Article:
IRS Asked To Probe Tax-Exempt GOP-Allied Group

American Crossroads is the big new player this election season. In the wake of the Supreme Court decision in Citizens United, the conservative group is tapping donors it need not disclose and making massive media buys on behalf of Republican candidates. On Tuesday, it announced $4.3 million in spending for GOP Senate candidates. Meanwhile, groups in favor of disclosure filed a complaint at the IRS against American Crossroads on Tuesday.

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MARY LOUISE KELLY, host:

From NPR News, this is ALL THINGS CONSIDERED. I'm Mary Louise Kelly.

ROBERT SIEGEL, host:

And I'm Robert Siegel.

One of the biggest of the big-spending special interest groups in this year's midterms is launching another $4 million worth of attack ads today. NPR's Peter Overby reports that critics of campaign spending are now asking the IRS to investigate the group because it's keeping most of its donors secret.

PETER OVERBY: The group is American Crossroads, founded by two former Republican party chairmen and GOP strategist Karl Rove. It's one of many well-financed, pro-Republican groups that are rolling over badly funded special interest groups on the left this election season - so many conservative groups, in fact, that at American Crossroads, Jonathan Collegio says they're taking care not to duplicate each other's work.

Mr. JONATHAN COLLEGIO (American Crossroads): For example, if the U.S. Chamber of Commerce is in a state, we don't necessarily want to be advertising on top of their buy. So we're careful to monitor the ad buys of these other groups. It's all publicly available information.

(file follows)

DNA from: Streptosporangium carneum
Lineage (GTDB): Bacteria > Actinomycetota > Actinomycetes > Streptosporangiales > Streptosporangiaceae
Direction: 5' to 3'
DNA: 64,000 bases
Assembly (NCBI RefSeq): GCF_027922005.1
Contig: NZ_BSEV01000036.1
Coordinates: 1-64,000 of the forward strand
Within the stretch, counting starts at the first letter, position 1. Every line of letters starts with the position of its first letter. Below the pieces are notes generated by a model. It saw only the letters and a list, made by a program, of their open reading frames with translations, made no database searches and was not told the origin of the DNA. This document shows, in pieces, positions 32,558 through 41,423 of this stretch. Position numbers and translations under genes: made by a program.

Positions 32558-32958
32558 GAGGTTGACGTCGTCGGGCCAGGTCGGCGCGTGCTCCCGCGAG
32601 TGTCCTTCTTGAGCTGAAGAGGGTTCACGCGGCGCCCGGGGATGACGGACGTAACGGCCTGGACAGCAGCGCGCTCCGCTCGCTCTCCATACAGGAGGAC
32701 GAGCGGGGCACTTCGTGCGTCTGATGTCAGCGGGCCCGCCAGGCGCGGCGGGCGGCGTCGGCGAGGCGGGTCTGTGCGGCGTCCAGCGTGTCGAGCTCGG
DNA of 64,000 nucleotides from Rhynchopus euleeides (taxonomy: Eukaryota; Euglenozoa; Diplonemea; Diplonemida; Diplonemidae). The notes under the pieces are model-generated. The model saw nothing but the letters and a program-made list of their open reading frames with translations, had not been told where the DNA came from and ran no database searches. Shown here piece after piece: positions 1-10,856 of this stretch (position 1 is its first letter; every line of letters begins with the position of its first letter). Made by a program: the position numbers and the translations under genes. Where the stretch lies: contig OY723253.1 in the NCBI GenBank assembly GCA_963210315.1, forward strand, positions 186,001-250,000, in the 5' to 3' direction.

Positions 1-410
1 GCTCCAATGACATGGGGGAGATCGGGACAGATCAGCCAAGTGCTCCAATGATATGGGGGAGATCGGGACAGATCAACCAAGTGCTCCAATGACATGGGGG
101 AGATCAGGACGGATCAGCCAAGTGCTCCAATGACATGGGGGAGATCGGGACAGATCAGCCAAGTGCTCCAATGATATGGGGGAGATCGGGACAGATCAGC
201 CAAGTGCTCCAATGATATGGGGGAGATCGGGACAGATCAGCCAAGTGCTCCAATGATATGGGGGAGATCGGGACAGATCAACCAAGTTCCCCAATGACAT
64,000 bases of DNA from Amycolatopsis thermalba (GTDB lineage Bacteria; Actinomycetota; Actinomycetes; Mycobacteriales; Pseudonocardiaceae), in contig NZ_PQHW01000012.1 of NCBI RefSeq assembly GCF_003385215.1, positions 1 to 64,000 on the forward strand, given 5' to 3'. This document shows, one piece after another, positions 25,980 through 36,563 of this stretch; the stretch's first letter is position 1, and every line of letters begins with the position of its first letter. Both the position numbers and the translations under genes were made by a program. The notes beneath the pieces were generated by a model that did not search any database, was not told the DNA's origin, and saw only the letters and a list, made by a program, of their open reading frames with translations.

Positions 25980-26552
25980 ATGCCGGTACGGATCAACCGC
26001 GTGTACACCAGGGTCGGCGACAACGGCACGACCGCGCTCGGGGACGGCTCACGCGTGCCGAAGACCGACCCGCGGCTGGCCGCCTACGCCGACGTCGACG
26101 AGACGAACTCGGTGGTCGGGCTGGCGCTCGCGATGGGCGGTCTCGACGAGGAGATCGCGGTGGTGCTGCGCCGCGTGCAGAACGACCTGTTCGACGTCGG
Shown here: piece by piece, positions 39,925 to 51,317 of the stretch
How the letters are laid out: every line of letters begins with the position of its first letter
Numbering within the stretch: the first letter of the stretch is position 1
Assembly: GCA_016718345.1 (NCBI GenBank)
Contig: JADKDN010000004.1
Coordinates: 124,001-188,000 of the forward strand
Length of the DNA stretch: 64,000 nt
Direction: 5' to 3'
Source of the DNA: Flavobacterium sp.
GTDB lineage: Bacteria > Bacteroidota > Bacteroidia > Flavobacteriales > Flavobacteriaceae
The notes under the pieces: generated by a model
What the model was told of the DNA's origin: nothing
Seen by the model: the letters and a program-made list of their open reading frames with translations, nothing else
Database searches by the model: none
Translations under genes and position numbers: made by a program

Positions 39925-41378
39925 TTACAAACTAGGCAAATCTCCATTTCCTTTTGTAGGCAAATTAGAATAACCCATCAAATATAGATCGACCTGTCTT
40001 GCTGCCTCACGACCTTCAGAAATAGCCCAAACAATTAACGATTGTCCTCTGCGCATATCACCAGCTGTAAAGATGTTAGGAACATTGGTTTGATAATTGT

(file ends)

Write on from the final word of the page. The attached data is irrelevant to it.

OVERBY: The new ad buys bring American Crossroads spending to $18 million. All of the new ads take aim at Democratic Senate candidates.

(Soundbite of political advertisement)

Unidentified Man #1: Michael Bennett should work for us, not Wall Street.

(Soundbite of political advertisement)

Unidentified Man #2: Charlie Crist has flip-flopped.

Unidentified Man #3: Jack Conway sure lives up to his name.

Unidentified Man #4: Illinois can't afford any more Alexi.

OVERBY: And something else to note: Out of these four ads, all but the first one are funded anonymously. American Crossroads is a political committee, and so it has to disclose its donors. But Crossroads GPS - its spin-off group - is a tax-exempt educational organization, and the tax code says its donors can remain secret.

Fred Wertheimer is head of the watchdog organization Democracy 21. He says the goal of Crossroads GPS is not education.

Mr. FRED WERTHEIMER (Democracy 21): Everyone in the world knows that this organization was created to influence the 2010 congressional races.

OVERBY: And today, Wertheimer asked the IRS to investigate the groups for allegedly violating the tax code. It's nothing new, using tax-exempt groups to hide political donors. But Wertheimer says this year's flood of money has made the problem more urgent, now that the Supreme Court has allowed corporations and unions to put money into the sharpest kinds of attack ads. Collegio dismisses the criticism.

Mr. COLLEGIO: So what we're seeing is a lot of selective outrage.

OVERBY: If the IRS takes up the case, it won't have any effect on this election. But everyone expects this year's spending to be dwarfed by the 2012 campaign.

Peter Overby, NPR News, Washington.

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